Supporting the Arts in Western Massachusetts and Beyond

January 31, 2011

Sweet Honey in The Rock

Colonial Theatre, Pittsfield, MA
January 2011
by Eric Sutter

Hello love! Joy was in the hearts of all at Pittsfield's Colonial Theatre during a strong tower of faith performance by Sweet Honey in the Rock. Their music is rooted in the rich textures of African American legacy and traditions. They possess a stunning vocal prowess that captured the complex sounds of blues, spirtuals, gospel, rap, reggae, African chants, hip hop, ancient lullabies and jazz improvisation. Their collective voices were Accompanied by hand percussion instruments, the collective voices of Sweet Honey became a sound of soulful harmonies and intricate rhythms.

In this 38th season, the group began on a high note with a song about God, "I Believe." Many of the songs that followed were spine tinglers that offered deep spiritual exhilaration from Christian and Hebrew traditions. "I Don't Want No Trouble at the River" was one of these with gospel fervor from the sacred. The earthy soul stirrer, "When I Die" started slowly and built dramatic musical tension to release in the form of a ring shout of pure estatic voice and dance by song's end. Bob Marley's "Redemption Song," with movement in mysterious ways, was an awesome interpretation. Depth of feeling was evident with "Jesus on the Mainline," a soul warmer gospel rave-up worthy of hand clapping and holy ghost two stepping. "Education is the Key" employed empowered messages with wood block percussion that engaged the audience.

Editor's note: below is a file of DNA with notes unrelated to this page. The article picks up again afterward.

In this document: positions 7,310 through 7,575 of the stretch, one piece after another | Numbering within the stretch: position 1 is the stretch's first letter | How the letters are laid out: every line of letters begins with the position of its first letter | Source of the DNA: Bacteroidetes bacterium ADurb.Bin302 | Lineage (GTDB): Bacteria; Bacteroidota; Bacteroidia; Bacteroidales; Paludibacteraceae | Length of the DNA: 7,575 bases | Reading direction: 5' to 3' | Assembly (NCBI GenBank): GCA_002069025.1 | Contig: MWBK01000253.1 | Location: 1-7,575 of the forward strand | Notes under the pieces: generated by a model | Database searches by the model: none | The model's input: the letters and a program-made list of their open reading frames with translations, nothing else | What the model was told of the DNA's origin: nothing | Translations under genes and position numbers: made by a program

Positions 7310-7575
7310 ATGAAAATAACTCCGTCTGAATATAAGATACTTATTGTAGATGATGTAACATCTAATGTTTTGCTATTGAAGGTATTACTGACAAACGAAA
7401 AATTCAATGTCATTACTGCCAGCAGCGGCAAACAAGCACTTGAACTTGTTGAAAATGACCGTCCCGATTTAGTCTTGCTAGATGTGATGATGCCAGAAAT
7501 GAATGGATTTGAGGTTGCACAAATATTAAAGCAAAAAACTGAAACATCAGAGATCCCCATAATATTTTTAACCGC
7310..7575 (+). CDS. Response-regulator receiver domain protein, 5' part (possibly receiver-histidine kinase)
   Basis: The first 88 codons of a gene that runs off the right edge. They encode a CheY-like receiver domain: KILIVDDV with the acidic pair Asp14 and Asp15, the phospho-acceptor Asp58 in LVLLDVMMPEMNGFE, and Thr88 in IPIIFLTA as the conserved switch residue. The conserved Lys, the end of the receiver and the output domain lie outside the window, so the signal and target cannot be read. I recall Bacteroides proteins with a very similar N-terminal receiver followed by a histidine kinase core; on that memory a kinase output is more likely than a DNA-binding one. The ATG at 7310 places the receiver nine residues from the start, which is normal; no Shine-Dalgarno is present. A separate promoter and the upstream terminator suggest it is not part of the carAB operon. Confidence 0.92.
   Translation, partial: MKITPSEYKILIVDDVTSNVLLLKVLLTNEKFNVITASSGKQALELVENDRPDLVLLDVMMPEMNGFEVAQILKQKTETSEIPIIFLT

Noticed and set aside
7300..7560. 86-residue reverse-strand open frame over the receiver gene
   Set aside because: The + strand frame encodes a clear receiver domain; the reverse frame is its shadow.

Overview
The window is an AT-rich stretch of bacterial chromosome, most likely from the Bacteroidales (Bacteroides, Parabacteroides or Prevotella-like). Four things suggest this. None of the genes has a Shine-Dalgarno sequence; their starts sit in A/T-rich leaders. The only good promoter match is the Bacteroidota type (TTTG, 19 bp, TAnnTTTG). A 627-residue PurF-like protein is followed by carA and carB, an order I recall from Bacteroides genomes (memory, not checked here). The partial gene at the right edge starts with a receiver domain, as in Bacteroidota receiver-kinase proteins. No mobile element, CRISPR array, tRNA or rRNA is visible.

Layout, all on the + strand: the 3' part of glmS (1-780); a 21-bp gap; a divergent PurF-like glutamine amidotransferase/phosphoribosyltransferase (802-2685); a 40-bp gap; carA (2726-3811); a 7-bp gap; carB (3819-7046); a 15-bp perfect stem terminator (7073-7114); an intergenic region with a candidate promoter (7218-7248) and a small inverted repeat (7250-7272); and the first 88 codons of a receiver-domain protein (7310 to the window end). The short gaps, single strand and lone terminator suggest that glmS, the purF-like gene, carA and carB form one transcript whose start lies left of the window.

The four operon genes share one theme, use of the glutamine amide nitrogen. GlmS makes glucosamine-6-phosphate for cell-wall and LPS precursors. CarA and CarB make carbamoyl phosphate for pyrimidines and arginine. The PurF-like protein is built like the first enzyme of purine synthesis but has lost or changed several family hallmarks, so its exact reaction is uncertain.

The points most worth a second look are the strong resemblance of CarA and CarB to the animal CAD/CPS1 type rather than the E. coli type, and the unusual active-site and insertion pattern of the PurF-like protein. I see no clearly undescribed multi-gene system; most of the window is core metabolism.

Marvin Gaye's "Mercy, Mercy Me" was a quiver of the 70's ecological soul vibe. The five female singers shouted out for higher lessons that the listeners should learn by "Mother Nature." A haunting syncopated Central African rain forest chant transfixed the audience in the sacred, magical and mystical realm with four part in the round singing.

Incidentally, this program was hand signed by Shirley Childress Saxon, who was exceptional at interpreting the words of the songs to the deaf, and educating the hearing audience members that music is a universal language. Her dedication is a bright shining light to humanity. The girls closed with the spiritual healer, "Coming Home One Sweet Day." The encore was the quaking "Down The Road I'll Be Going."